by Editor Peter Walmsley
Following on from last month’s article on travel photography , having prepared for our trip, we pick up again as the departure day nears. A few tips (with air travel in mind) can ease the journey:
A DIFFERENT APPROACH
You finally get there and you’re off. But even with the Shoot List well prepared, it can be useful to explore variations on the main subject. Here are a few ideas on how to approach subjects a little differently:
Add human interest
Try an HDR approach
Look out for dynamic lighting
Take advantage of unexpected events
The White House
The Great Wall
Long shutter speed
The Lincoln Memoria
High vantage point
The 4-image stitch
Unusual angles or geometric patterns
Where the tourists don’t go
The Taj Mahal
At the beginning of this article, I talked about the different classifications of photography which one encounters whilst travelling. To finish off, here is a round-up of the main categories with a few examples and pointers.
Street photography is all about taking candid pictures of people, whether local or tourists, in public places. For me the point of street photography whilst travelling is to capture local culture and the general principles of street photography, looking for a clear message and aided by uncluttered backgrounds, should hold.
The lady cooking corning Cambodia is a clear example
Markets are great hunting grounds for photographers, but you need a steady hand, a fast lens and a fast ISO setting to cope with the low light.
The photo of the gondoliers in Venice is helped compositionally with a wide angle lens to emphasise the long, narrow boats and careful positioning of the canal edges to act as lead-in line.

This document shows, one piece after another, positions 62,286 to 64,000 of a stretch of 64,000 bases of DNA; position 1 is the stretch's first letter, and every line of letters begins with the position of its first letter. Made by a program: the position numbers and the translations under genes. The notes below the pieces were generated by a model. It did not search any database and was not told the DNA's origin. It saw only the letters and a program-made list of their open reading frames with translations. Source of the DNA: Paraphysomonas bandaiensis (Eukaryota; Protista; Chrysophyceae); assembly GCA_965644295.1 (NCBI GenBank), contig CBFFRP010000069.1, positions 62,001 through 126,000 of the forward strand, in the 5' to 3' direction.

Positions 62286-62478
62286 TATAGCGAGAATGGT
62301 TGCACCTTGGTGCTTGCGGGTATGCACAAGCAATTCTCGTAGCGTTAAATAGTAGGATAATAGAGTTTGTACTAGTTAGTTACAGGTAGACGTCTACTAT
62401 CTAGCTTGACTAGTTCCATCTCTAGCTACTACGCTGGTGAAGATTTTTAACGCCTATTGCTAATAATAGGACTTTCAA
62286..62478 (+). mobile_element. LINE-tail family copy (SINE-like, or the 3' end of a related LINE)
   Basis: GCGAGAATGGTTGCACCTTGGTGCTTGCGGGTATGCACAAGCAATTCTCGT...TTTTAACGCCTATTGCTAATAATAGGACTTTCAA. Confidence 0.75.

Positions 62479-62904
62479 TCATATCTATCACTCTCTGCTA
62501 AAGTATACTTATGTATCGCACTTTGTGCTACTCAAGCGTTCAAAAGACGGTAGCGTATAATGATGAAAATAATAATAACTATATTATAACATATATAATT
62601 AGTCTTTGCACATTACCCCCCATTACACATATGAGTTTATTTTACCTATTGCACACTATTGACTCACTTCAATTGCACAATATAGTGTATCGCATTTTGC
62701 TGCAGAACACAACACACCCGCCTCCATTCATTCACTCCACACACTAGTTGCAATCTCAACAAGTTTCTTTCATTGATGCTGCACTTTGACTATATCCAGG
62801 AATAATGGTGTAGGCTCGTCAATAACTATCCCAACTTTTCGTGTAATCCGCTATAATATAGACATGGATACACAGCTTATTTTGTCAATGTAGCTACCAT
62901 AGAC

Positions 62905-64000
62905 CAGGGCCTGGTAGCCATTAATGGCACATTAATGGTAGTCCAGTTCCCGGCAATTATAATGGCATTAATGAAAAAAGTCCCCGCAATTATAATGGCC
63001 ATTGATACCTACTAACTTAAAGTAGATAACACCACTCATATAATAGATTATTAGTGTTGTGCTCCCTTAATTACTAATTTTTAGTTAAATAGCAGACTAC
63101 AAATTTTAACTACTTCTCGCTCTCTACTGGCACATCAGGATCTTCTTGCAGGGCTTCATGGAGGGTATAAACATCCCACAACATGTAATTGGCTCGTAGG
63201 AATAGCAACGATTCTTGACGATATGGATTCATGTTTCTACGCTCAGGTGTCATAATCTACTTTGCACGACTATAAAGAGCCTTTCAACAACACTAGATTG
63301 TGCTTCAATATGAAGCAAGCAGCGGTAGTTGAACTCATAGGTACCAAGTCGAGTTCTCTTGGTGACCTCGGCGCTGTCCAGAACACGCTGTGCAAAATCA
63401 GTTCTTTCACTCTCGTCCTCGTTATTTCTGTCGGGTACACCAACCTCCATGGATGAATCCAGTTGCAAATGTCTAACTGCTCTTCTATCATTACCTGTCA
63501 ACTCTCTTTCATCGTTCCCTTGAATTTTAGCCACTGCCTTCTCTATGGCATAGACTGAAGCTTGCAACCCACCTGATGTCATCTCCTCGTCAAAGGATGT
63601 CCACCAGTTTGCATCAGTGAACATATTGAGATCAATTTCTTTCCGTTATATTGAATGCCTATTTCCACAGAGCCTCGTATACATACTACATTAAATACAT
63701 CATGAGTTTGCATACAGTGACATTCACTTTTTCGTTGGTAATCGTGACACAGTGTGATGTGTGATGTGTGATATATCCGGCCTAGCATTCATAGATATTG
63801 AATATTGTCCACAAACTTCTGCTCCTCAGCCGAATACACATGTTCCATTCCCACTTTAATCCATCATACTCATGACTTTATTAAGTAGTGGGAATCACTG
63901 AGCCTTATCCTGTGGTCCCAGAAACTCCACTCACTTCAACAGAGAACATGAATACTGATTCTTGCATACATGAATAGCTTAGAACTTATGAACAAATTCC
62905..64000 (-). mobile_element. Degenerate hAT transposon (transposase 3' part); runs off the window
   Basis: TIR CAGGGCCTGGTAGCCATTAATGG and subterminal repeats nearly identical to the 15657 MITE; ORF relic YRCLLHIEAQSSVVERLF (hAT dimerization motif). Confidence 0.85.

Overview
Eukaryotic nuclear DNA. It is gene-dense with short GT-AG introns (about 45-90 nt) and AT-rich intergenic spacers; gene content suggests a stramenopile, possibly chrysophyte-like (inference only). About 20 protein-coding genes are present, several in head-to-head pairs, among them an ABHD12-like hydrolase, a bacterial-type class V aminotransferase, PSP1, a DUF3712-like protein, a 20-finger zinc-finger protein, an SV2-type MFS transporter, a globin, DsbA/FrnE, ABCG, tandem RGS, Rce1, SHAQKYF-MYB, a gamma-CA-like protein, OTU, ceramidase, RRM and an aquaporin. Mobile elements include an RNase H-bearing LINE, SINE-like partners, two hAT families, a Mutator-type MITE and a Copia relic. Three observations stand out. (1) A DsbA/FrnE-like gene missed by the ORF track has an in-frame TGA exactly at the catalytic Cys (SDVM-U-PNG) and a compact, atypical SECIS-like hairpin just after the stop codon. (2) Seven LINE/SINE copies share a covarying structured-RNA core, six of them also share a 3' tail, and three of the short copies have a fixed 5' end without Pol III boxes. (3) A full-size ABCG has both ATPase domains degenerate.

The drive by is a variation on street photography and takes some technique to get right. Quite often one will be travelling in a car and you see ideal photographic scenes as you go past. If you’re on a private tour and it is safe to do so, you can ask the driver to stop but often the subject has gone. But by setting a reasonable shutter speed of 1/500s or higher and an aperture somewhere in the region of f5.6-f8, with some practice it is possible to capture subjects on the move. The technique requires clean or open car windows, keeping an eye out for what’s coming up, panning as the subject passes and pressing the shutter when the focus point is on the subject. The hit rate won’t be high but you can get images which would be much more difficult on foot.
Tourists would find it very difficult to access this Congolese street market.
Congolese Street Market.
The lady selling sweet rice cooked inside bamboo as a roadside snack would otherwise be distracted by a photographer.
And capturing the hope of the Indian taxi driver as he waits for a customer would be much more difficult if the camera had been spotted.
Taxi for Hire
Landscapes and Cityscapes which look different from those at home inspire us to capture the essence of the location. But landscapes and cityscapes, if they are to be more than a record shot require careful planning.
This photo of Mount Kinabalu in Borneo is an HDR shot to retain good exposure of the hillside and keep texture and highlights in the low clouds;
The cityscape of Shanghai was also an HDR shot to retain the wide range of exposure but more importantly at night, this required the use of a small travel tripod and careful choice of viewpoint;
The last image of Dresden, although taken from a classic position on a bridge overlooking the city, was timed to coincide with the blue hour to contrast with the yellow floodlights. Again a tripod was required and a good deal of walking up and down the bridge to get the lead-in lines from the right hand bank and left hand reflections;
I hope that this tutorial has given some tips and inspiration. Happy travelling!